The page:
In the bowl of a standing mixer (or in a large bowl, if using a hand-held mixer), cream the butter, honey, and maple syrup until fluffy, about 2 minutes. Add the egg and vanilla extract and beat for 1 minute.

In a medium bowl, whisk together the flour, salt, and soda. Add this mixture to the wet ingredients and beat until combined. Add the chopped cranberries and nuts and stir with a spatula until evenly distributed.

Drop cookie dough onto the baking sheets a heaping tablespoon at a time, 1 inch apart. Cut the cranberries for the garnish in half and decorate each cookie with a few of the halves. Bake until lightly browned, rotating pans halfway through, 15 to 17 minutes. Repeat with any remaining dough. Cool on wire racks, then serve.


Greek Nut Crescents (Kourabiedes)

Yield: About 50 cookies

Greek nut crescent. (Aayesha Siddiqui/WBUR)
Greek nut crescent. (Aayesha Siddiqui/WBUR)

I found this recipe when I was paging through Yankee’s archives from the 1950s. It appeared in the February, 1958 issue in an article by Duncan MacDonald, then the magazine’s food editor and lifestyle maven. In an article celebrating the influx of European cuisines to post-war America, she included recipes for halva, loukoumathes, and these crescent cookies.

You can make them with any nuts you like: hazelnuts, pecans, almonds, walnuts. In my tests, I combined all of the above, and the results were delicious. The cookies will keep in an airtight container at room temperature for ten days and they also freeze well — just dust them with another coat of powdered sugar once thawed to room temperature.

 Ingredients:

  • 1 cup (2 sticks) unsalted butter, at room temperature
  • 1/3 cup plus 2 1/2 cups confectioner’s sugar
  • 2 teaspoons kosher salt
  • 1 teaspoon vanilla extract
  • 1 3/4 cups plus 2 tablespoons all-purpose flour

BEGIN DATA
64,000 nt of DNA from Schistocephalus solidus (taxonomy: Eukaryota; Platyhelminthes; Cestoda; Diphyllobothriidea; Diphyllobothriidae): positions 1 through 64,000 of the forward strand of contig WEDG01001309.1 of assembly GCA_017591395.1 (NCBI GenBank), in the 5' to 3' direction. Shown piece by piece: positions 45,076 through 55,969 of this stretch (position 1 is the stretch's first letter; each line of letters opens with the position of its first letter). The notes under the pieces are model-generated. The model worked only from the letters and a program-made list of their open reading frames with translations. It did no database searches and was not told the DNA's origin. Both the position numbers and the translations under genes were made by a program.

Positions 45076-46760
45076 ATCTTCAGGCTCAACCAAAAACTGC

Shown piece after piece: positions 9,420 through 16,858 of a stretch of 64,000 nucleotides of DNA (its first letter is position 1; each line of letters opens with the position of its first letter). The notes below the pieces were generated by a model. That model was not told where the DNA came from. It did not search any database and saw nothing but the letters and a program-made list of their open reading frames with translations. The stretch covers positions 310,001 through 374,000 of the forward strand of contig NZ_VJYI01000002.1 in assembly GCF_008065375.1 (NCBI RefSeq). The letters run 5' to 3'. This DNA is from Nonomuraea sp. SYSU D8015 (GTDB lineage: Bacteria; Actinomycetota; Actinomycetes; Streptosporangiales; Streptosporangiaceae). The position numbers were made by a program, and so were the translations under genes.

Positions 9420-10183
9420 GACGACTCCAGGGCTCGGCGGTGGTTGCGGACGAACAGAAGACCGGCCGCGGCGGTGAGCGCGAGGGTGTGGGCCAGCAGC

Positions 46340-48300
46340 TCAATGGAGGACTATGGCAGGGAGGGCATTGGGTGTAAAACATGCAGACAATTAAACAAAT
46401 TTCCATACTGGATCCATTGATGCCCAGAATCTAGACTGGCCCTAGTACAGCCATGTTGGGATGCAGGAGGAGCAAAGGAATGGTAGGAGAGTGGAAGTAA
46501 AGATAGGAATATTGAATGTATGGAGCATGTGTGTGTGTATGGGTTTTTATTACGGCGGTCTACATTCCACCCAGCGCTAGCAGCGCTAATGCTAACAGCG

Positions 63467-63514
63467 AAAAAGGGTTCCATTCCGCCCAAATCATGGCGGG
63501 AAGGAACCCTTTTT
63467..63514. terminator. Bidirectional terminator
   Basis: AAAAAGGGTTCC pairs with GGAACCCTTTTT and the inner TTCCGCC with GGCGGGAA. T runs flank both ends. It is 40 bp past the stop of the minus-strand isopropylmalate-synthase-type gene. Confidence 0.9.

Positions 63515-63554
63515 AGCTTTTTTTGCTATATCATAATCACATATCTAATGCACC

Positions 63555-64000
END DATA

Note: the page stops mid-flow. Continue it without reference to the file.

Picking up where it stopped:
• 2 cups very finely chopped nuts, such as walnuts, almonds, or pecans (a food processor is ideal for this job)

Method:

Using a standing or electric mixer, beat butter until very creamy, about 2 minutes. Add 1/3 cup sugar, salt, and vanilla, and beat well. Add flour and nuts and beat until combined. Cover the bowl with plastic wrap and refrigerate 30 minutes.

Preheat oven to 350° F. Line two baking sheets with parchment paper or silicone mats. Break off a tablespoon-sized piece of dough, roll into a cylinder, turn it into a crescent shape, then transfer to the baking sheet. Repeat with remaining dough. Bake until golden brown on the bottom, 20 to 25 minutes. When cookies are still warm, gently toss with the remaining 2 1/2 cups of powdered sugar to coat. When cookies cool completely, dust once more with the sugar.


Chocolate-Hazelnut Tartlets

Yield: 24 tartlets

Chocolate-hazelnut tartlet. (Aayesha Siddiqui/WBUR)
Chocolate-hazelnut tartlet. (Aayesha Siddiqui/WBUR)

A hazelnut shortbread forms the base of these mini-tarts, which are baked in mini-muffin tins and  filled with raspberries and chocolate ganache.

This recipe first ran in the December, 2002 issue of Yankee Magazine, when I had just begun my first tenure as food editor.

For the shells:

  • 1-1/2 cups whole hazelnuts
  • 1/2 cup salted butter
  • 1/4 cup firmly packed light-brown sugar
  • 1 cup all-purpose flour

In a food processor, chop hazelnuts to the texture of coarse sand.

In a standing mixer fitted with a paddle attachment, blend butter and brown sugar until fluffy, about 2 minutes.

Add flour and chopped hazelnuts, and mix briefly until dough forms a ball. Wrap in plastic and chill at least 30 minutes, up to 1 day.

Meanwhile, make the ganache:

For the ganache:

  • 2 cups miniature semisweet chocolate chips
  • 1 cup heavy cream

Pour chocolate chips into a heat-safe mixing bowl. In a heavy saucepan, heat cream over medium-high setting until it just begins to simmer.

Remove from heat immediately and pour hot cream over chocolate chips. Stir steadily until all chocolate is melted and blended. Set aside, or refrigerate up to 3 days.

To assemble:

  • 1 tablespoon salted butter
  • 1/2 cup seedless raspberry preserves
  • 1 pint raspberries

Form 2 teaspoons dough into a ball and press into mini-muffin tins, creating a well for the filling with your thumb. Repeat with remaining mixture. Bake shells until golden brown, about 15 minutes. Remove from oven.

If dough has puffed during cooking, gently press down with your thumb. When shells are cool, turn and lift carefully to remove from pan.

Warm raspberry preserves in your microwave or in a small saucepan over low heat. Spoon approximately 1/2 teaspoon preserves into each shell.

If the ganache is cold, warm it in your microwave or over low heat. Using a pastry bag (or a plastic sandwich bag with a hole cut in one corner), neatly pipe ganache into shells, approximately 1-1/2 teaspoons per shell, until almost filled.

Press a whole raspberry, upside down, into ganache. Tartlets are best when served within 24 hours.

This segment aired on December 24, 2012.